The intention was to try and get more teams a chance to reach the postseason and make the final two months of the regular season more interesting for as many teams as possible. The "winners" of each wild card slot play each other in a one-game playoff with the winner earning a meeting with the league's leader in wins in a best-of-five series.
Since we are a little over one week away from the non-waiver trading deadline, it is a good time to start looking ahead to see which teams have a shot of making the playoffs under the new structure. At that point we can answer whether this new scenario is accomplishing what the leadership of MLB hoped.
Above are the standings after games played on July 22, 2011 and July 22, 2012 respectively. I included any team within at least 10 games of the last wild card spot. In 2012, the games back column refers to the number of games back of the second wild card team, so the Dodgers are one-half game back of Atlanta, who trails Pittsburgh by two games overall. In the American League, the Angels and Orioles have exact 51-44 records.
The teams involved are not of my concern, but the number of teams is. You'll notice right away that there are three more teams in the American League and two more teams in the National League within at least ten games of one of the spots compared with 2011 due to the new rules. Better yet, four teams in the American League are separated by only one-half game.
Does this tell the entire story? It may. It may not, depending on who you ask. In a literal sense there are more teams "with a shot", so MLB is getting what it wants. On the other hand, upon further review of the records of the teams "in the mix" and review the true context of the change, we see a reality that things are not so much different, if at all.
In the National League, this is especially true. While the Arizona Diamondbacks are five games out of the wild card spot, they are one game under .500. Milwaukee is six games under .500 and the Miami Marlins have lost seven more games than they have won. Is this sparking interest or bringing false hope?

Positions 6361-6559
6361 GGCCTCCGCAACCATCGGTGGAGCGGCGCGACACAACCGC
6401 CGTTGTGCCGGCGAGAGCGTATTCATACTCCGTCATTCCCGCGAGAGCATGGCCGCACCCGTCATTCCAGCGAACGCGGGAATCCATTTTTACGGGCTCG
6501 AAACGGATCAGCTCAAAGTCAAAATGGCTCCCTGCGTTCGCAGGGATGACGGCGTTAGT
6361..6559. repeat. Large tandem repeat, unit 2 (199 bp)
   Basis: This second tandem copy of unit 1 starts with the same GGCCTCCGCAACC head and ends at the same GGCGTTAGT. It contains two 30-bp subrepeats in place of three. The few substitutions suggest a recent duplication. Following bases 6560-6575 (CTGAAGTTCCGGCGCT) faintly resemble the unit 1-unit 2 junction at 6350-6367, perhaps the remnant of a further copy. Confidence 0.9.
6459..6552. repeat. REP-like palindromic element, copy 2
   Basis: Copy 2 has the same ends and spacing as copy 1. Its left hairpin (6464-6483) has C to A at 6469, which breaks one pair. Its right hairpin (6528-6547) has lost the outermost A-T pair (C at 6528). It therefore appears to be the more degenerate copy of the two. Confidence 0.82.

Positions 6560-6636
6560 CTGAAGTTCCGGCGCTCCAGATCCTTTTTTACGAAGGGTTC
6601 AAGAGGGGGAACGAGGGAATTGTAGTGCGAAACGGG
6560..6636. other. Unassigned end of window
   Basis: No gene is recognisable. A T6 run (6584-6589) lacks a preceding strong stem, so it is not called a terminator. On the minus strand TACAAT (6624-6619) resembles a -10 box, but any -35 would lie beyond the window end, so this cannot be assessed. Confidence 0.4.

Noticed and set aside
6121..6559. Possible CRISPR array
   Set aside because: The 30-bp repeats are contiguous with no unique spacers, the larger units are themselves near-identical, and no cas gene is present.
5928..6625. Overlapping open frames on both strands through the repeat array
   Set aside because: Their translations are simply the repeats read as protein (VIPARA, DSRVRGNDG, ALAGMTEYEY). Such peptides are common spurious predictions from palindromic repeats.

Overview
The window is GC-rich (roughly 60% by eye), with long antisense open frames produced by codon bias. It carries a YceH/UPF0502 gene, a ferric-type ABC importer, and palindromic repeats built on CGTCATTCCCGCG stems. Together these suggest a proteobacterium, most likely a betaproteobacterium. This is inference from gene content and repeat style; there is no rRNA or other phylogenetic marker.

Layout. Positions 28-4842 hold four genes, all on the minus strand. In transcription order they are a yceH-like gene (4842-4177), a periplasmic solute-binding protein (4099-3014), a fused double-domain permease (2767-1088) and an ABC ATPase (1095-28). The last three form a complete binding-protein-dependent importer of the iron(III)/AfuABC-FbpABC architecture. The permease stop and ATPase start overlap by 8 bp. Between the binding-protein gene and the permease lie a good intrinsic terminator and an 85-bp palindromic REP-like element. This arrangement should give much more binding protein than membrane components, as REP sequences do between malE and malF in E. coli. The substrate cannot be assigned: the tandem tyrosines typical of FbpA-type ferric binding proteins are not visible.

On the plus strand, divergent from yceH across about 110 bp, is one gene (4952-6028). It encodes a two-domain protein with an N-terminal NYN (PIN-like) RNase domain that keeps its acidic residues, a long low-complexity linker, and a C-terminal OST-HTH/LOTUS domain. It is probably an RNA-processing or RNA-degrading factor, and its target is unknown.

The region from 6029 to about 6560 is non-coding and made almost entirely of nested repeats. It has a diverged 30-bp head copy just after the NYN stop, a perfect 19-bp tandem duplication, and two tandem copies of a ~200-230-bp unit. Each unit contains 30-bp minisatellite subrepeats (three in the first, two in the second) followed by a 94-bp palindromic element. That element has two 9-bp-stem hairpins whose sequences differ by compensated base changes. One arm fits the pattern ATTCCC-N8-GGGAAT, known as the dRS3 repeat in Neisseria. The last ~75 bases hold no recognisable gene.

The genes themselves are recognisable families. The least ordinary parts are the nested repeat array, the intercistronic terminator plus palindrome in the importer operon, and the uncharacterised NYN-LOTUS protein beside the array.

Another scrutiny of the new format is that if the old rules were in effect (one wild card team per league), then all the same teams would be in virtually the same boat and all would still be within ten games of making the playoffs. Further, isn't it just as exciting to have a one-game playoff to be only wild card team? That would happen in the American League using last year's scenario if the season ended after yesterday's games.
Yes, as of today, the new format gives more teams a "chance" at reaching the postseason than last year, but the same number of teams would be questioning their position under last season's rule so in essence the change has done little. On top of that, how many of those teams have realistic shots? Some of the teams in the hunt have yet to decide whether they are buyers or sellers at the trade deadline, possibly due to a false sense of hope. There will be at least a couple teams on the chart that will become sellers because they are not fooled by the smoke and mirrors of the new format.
I think parity around MLB combined with weak teams outside the top few of each league has attributed to the number of teams within "striking distance" of the wild card slots, not the new format. The new scenario has a chance to water down what it takes to fight for a playoff berth; a better than average team. Wouldn't you rather see two leagues with no divisions and a completely balanced schedule, rewarding the top four teams in each league with a playoff berth? I know I would, but that's a discussion for another day.
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